Humans

Growing Up With Lots of Books Could Give a Significant Boost in 3 Key Life Skills


Books are pretty amazing – gateways to other worlds, compact parcels bursting with knowledge. And if you grow up surrounded by books, you’re going to get a bit of a boost in life compared to non-readers.

 

At least, that’s the conclusion of a new study, which found that teens who leave school before graduating, but have access to books, end up with skills equivalent to those of non-reading university graduates.

Researchers led by sociologist Joanna Sikora of the Australian National University looked at global data, and found that, all around the world, home libraries equip children with life skills in three areas.

“We document advantageous effects of scholarly culture for adult literacy, adult numeracy, and adult technological problem solving,” they wrote in their paper.

“Growing up with home libraries boosts adult skills in these areas beyond the benefits accrued from parental education or own educational or occupational attainment.”

The team used data from the Programme for the International Assessment of Adult Competencies‘ (PIAAC) survey of adult skills collected from 31 countries around the world between 2011 and 2015.

Over 160,000 adults between the ages of 25 and 65 filled out a survey asking them to estimate how many books were in their homes when they were 16 years old, before undertaking a test that assessed their literacy, numeracy and information communication technology skills.

 

On average overall, the number of books was around 115 per home, but it varied greatly by country. Norway, Sweden and Czechia, for instance, averaged over 200 books, while Chile, Singapore and Turkey averaged fewer than 60.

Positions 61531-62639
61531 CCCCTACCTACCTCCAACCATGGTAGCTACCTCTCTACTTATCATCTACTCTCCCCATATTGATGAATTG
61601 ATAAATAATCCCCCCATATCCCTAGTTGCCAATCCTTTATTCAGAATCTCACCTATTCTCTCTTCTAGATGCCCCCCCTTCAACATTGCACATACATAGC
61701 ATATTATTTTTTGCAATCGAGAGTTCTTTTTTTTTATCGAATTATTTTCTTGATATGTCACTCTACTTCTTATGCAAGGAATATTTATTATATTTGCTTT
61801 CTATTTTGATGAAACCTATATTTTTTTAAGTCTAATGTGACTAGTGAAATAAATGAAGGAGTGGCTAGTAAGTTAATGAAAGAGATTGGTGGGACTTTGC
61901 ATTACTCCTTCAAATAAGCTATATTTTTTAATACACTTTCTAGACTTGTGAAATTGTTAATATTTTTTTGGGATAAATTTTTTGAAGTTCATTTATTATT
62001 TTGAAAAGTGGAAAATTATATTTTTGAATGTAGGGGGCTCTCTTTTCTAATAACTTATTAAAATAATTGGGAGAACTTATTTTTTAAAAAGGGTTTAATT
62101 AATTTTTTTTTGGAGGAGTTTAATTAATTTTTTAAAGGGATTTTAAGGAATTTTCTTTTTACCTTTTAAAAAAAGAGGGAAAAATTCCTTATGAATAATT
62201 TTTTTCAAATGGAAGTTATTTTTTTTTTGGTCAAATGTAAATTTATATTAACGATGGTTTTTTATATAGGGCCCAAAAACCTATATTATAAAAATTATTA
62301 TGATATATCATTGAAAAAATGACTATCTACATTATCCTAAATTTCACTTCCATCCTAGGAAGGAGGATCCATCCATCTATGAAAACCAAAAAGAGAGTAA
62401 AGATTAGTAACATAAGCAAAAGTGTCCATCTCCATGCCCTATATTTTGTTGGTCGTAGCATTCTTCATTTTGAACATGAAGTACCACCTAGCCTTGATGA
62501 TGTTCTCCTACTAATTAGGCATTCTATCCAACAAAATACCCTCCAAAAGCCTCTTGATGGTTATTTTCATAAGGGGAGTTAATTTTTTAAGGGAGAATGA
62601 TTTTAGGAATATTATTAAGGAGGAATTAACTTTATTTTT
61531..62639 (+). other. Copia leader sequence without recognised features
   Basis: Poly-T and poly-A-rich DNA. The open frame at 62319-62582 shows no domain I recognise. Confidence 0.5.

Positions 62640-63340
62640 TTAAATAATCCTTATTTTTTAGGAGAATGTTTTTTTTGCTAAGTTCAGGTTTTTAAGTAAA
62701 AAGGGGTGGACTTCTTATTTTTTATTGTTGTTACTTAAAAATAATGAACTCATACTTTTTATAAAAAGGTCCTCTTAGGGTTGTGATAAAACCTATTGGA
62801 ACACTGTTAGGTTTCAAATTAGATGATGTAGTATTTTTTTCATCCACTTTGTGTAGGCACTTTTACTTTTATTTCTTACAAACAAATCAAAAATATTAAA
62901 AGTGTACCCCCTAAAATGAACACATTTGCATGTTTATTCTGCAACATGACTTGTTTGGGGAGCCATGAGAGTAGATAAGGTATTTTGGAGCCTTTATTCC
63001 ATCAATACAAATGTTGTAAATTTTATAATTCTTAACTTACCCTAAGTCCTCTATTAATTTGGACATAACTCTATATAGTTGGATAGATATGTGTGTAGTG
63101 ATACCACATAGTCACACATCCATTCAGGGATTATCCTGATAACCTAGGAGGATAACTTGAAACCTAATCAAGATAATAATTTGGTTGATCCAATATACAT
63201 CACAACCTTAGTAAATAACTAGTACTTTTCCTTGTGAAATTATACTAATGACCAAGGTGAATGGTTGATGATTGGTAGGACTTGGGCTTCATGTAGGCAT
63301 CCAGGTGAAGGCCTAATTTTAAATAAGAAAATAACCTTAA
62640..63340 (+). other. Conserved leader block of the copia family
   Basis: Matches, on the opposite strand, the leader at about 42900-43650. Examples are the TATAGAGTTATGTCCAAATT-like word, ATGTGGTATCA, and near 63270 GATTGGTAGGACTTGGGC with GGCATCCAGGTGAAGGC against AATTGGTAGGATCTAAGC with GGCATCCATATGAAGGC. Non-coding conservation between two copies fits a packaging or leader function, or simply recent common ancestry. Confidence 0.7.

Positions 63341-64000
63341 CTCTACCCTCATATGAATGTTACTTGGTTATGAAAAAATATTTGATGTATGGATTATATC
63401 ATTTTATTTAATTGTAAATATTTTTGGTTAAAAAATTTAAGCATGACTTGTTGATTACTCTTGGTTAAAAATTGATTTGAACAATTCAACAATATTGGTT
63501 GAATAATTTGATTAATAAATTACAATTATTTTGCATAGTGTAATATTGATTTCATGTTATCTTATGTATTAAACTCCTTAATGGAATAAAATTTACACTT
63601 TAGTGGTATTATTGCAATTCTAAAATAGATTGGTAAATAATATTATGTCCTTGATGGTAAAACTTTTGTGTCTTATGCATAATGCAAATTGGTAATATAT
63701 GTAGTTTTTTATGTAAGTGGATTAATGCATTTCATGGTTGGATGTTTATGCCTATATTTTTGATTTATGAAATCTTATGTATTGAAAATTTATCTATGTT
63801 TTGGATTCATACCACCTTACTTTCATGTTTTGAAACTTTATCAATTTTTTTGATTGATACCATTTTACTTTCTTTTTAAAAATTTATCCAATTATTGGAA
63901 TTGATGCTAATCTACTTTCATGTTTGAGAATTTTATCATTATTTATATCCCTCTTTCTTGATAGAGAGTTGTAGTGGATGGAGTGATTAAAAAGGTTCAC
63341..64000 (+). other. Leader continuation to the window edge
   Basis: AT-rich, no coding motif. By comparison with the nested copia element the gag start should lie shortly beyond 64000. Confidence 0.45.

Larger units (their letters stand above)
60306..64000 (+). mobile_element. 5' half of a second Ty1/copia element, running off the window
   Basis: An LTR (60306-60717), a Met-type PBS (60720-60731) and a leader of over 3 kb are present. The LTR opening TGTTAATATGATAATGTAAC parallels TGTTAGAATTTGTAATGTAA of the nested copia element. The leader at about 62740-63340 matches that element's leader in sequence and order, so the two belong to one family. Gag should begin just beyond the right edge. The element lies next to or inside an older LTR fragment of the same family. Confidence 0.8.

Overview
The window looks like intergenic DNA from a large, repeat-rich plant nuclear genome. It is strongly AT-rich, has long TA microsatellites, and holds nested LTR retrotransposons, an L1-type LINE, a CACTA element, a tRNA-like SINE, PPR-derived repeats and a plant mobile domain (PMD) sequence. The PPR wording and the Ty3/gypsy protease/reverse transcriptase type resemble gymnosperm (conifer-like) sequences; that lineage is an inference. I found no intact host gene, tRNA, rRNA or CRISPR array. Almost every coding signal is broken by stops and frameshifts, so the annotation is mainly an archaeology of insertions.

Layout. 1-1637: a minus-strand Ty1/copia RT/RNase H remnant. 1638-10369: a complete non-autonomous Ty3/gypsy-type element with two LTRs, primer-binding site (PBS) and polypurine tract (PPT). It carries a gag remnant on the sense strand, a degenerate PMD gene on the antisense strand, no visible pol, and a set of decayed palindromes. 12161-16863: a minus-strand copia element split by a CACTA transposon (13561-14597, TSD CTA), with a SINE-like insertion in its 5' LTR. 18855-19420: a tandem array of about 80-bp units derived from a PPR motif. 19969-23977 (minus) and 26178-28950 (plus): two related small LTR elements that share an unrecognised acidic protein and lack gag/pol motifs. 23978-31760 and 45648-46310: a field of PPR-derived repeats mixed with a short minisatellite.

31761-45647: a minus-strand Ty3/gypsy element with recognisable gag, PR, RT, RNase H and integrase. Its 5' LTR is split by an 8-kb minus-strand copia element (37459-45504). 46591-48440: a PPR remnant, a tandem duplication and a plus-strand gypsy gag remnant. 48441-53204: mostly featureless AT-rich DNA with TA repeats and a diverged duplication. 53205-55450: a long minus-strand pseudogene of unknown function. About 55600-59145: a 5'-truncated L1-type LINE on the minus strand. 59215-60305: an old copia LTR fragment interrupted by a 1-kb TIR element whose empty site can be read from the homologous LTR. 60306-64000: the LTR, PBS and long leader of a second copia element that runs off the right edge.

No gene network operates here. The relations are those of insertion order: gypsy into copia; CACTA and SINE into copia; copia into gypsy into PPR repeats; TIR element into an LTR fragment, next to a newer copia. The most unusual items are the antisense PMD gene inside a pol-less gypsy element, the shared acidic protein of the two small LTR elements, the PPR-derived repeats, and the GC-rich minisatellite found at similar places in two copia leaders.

But one thing held across all regions: a greater number of books was linked to higher proficiencies.

The most prominent – naturally – was literacy, but numeracy and information communication technology skills were also markedly higher among those who had grown up with around 80 books, compared to households with few.

Interestingly, the effects climb with the number of books, finally plateauing at about 350, the researchers found. (But if you want more than 350 books in your house, by all means do not feel the need to stop there.)

And the results are quite impressive.

“Bookish adolescents with lower secondary education credentials become as literate, numerate and technologically apt in adulthood as university graduates who grew up with only a few books,” the researchers wrote in their paper.

“As expected, respondents’ education, occupational status and reading activities at home are strong predictors of superior literacy nearly everywhere, but respondents clearly benefit from adolescent exposure to books above and beyond these effects,” Sikora told The Guardian.

 

“Early exposure to books in [the] parental home matters because books are an integral part of routines and practices that enhance lifelong cognitive competencies.”

The paper noted that, in the future, the move towards digital literacy and numeracy could lessen the importance of printed books. For now, however, they still seem to maintain quite a large positive benefit, which shows no sign of abating.

The team’s research has been published in the journal Social Science Research.

 



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